Other loading considerations
The scaffold designer needs to consider other loading applied to the hung scaffold during its complete life cycle. Wind loading is more significant where the scaffold is encapsulated. Cyclic loading or vibration may be present, such as on bridges with vehicular and train traffic. Some additional component loads, or load factors, may need to be applied to allow for these additional loads. For encapsulated scaffolds, water build-up from rain should also be considered in the design. Information on wind loading is provided in Australian/New Zealand Standard AS/NZS 1170.2-2011 Structural design actions: Part 2 Wind actions.
Communication between the designer, scaffold company, and scaffolders
It is important that, prior to building the scaffolding, scaffolders clearly understand how the scaffold is to be erected. This includes the sequence of erection and how scaffold materials are to be stacked on the scaffold. It is recommended that the scaffold designer endorses the scaffolding erection procedure. Prior to issuing instructions to the scaffolders, the company tasked with scaffold erection should check all documentation to verify information is complete and clearly communicated.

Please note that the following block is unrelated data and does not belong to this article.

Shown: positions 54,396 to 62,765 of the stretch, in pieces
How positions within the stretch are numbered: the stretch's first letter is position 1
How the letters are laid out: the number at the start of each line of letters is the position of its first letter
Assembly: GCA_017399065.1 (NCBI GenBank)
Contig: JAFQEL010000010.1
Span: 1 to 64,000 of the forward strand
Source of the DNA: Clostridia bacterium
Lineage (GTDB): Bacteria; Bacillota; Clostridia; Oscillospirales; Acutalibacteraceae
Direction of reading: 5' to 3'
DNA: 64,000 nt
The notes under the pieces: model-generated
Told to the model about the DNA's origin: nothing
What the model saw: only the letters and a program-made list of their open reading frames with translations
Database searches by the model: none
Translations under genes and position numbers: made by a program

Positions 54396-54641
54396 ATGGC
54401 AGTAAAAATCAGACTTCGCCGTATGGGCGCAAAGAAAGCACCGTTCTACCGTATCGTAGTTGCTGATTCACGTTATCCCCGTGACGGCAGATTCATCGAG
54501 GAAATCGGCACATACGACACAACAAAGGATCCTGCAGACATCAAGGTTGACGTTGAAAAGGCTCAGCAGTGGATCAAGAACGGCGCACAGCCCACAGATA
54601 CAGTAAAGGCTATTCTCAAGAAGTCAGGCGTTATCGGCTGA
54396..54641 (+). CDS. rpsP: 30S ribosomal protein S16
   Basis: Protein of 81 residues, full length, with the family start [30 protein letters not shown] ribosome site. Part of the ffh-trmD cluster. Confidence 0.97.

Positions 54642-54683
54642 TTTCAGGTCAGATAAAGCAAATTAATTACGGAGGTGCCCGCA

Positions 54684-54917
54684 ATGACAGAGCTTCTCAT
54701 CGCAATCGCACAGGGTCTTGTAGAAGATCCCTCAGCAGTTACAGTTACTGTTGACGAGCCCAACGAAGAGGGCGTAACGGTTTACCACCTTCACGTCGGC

Scaffold design drawings provided to the scaffolder should clearly show where materials and scaffold component packs can be landed. Scaffolders should also be given clear, documented instructions on the sequence of installation. It is generally not adequate, to expect a scaffolder with a high-risk work licence alone to understand how to safely erect a hung scaffold, unless they can demonstrate previous experience. Where a scaffolder lacks appropriate experience, they should work under the supervision of a scaffolder with that experience.
In some situations, the true condition of the structure, from which the scaffold is to be hung, cannot be seen until the scaffolders are ready to erect the scaffold. One example is a hung scaffold in large boilers where the scaffold is hung off boiler tubes. In these situations, an engineer may need to carry out progressive internal inspections of the supporting structure to confirm it is structurally adequate as the scaffold is built.